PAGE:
My wife and I are both vets, which makes for some very boring discussions most eveings. We do like to have our own area of expertise, however. For instance, I consider myself a medic. My wife considers herself a surgeon.
(Not that either of us have officially specialized - neither of us have quite got round to it, somehow. It was so nice not having exams after taking them every year for the first twenty-three years of our lives that we're not in a hurry to get started again, though we both have plans in that direction at some point in the future... though this may be in the same way that I have vague plans to get bitten by a radioactive spider and develop superpowers)
The difference between medicine and surgery is relatively easy to define. Basically, pretty much anything up to the point where use a scalpel blade, and after you use suture material, is medicine. The bit in the middle is surgery.
(Incidentally, why do we call our consultations 'surgeries'? Surgery is, literally, the one thing you're pretty much guaranteed not to be doing when you are consulting, and considering that's really the fun bit of the job, it's kind of rubbing your nose in it, isn't it?)
Now, I can really see the appeal of being a surgeon. Surgery doesn't involve a lot of talking to owners. and life wound be so, so much easier without talking to owners. Surgey also has a much higher, shall we say - satisfaction quotient - than medicine. What I mean by that is, if you see a surgical problem (a broken leg, a ruptured diaphragm, lingerie stuck in a dogs abdomen (no, really!)), you knock the animal out, fix the problem, the animal wakes up. Job done. Instant healing work. (Incindentally, this satisfaction sometimes doesn't matter whether the animal actually recovers or not. It has not been unknown from me to hear phrases from surgical colleagues along the lines of 'The operation was a complete success. Unfortunately the pateint did not survive.')
Medicine is never quite as simple as that. If you work out the animal has diabetes, or Cushing's disease, lymphoid leukaemia or renal secondary hypoparathyroidism, you can't just magically fix it with a swish of the blade. You're then commited to a lifetime (well, the animal's lifetime) of tablets, or injections, or of which can go wrong at any time and need fresh blood-sampling, fresh jiggling.
So why be a medic? There are times (including right now, when I'm writing this blog) when I wonder that very same question. Surgery is fascinating. There are times during operations, when I experience one of those 'self' moments - I take a step back and look at who I am, what I am doing. What I am doing is standing with my gloved hand inside another living, breathing animal, one that will recover (hopefully) and be absolutely normal. That is a strange experience, and quite a fulfilling one, too. Medicine has no comparitive Godlike moments to offer.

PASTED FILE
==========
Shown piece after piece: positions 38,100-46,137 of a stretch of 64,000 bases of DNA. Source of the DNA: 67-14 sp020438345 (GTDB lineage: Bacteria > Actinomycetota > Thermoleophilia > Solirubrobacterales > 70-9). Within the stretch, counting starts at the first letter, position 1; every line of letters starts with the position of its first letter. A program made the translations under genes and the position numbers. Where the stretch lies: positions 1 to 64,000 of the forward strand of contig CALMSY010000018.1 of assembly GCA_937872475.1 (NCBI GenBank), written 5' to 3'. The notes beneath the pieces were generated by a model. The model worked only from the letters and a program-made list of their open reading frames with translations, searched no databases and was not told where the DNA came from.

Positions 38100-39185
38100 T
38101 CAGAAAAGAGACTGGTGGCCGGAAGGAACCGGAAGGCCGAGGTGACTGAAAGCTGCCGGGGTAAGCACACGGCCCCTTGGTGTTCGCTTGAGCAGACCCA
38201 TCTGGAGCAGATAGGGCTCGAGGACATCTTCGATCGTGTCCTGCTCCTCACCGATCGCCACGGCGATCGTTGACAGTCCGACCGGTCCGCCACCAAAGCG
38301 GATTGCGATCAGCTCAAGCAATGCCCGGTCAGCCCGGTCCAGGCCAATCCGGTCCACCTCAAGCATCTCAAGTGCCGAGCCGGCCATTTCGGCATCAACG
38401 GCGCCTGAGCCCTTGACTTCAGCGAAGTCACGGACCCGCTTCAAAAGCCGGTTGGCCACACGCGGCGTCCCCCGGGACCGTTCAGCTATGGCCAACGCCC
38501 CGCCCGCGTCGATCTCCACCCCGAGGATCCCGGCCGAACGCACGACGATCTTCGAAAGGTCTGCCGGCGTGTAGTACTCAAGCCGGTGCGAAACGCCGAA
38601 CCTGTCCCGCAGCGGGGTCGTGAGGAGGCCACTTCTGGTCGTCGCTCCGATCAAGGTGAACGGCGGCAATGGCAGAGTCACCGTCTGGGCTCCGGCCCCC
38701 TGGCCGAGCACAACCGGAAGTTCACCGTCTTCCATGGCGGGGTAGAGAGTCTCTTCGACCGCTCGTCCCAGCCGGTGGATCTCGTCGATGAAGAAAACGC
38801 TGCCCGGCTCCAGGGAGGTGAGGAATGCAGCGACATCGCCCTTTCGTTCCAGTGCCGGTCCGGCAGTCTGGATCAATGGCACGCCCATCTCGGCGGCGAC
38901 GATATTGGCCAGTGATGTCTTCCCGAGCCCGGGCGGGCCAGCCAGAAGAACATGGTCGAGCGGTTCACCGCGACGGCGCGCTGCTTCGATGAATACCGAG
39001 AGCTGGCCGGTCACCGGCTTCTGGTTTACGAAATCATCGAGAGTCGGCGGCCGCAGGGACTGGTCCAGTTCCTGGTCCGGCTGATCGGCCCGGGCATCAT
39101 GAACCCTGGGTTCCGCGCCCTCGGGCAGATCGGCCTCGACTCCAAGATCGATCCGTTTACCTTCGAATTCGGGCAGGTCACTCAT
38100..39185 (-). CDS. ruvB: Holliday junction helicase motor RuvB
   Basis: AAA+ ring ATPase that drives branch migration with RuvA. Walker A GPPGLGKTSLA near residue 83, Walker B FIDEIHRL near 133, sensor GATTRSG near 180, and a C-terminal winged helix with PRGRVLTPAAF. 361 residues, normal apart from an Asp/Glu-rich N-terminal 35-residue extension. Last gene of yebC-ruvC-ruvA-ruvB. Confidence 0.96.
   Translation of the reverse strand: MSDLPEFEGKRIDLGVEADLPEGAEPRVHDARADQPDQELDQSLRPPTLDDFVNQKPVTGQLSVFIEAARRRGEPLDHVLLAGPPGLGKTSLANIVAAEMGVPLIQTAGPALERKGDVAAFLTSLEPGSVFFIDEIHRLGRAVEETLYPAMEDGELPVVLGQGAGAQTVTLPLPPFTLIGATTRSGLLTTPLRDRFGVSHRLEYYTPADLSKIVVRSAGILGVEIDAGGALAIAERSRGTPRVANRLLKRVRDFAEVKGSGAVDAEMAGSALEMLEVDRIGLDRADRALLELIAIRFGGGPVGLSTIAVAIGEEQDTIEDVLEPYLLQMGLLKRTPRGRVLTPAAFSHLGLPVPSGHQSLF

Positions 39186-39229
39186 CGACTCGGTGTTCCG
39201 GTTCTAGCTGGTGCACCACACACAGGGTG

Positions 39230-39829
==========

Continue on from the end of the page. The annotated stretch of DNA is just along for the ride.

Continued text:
I think what I like about medicine is the puzzle - piecing together the history, and blood results, the symptoms. Working out the problem has a lower key buzz, but one present nevertheless, that makes me feel a bit like a veterinary Sherlock Holmes, eliminating the impossible until the truth, however unlikely, shines through.
Of course, these are romantisized views of both disciplines. There are many medical cases (surgical too - see my first blog) which defy explanation and the textbooks, are are exercises in pure frustration (we don't get to call on Hugh Laurie to come and sort it all out, either). On the surgical side, there is a horrible, creeping sweaty feeling that only surgeons know - the feeling that something has just gone very, very badly wrong with your surgery.
(Which reminds me - a classic surgical euphamism is 'He lost a lot of blood.' What a lovely phrase. Kind of makes it sound like the animal's fault, doesn't it? Like he dropped it behind the sofa. Well, what the surgeon really means is 'I fucked up, and cut something that I shouldn't have, which was followed by twenty minutes of swearing and a whole lot fresh swabs.')
Still, at least I gives me and the wife something different to talk about of an evening. One fine day, you might see the fabled letters CertSAM printed after my name.
And one day, you might see me climbing a brick wall, and doing whatever a spider can.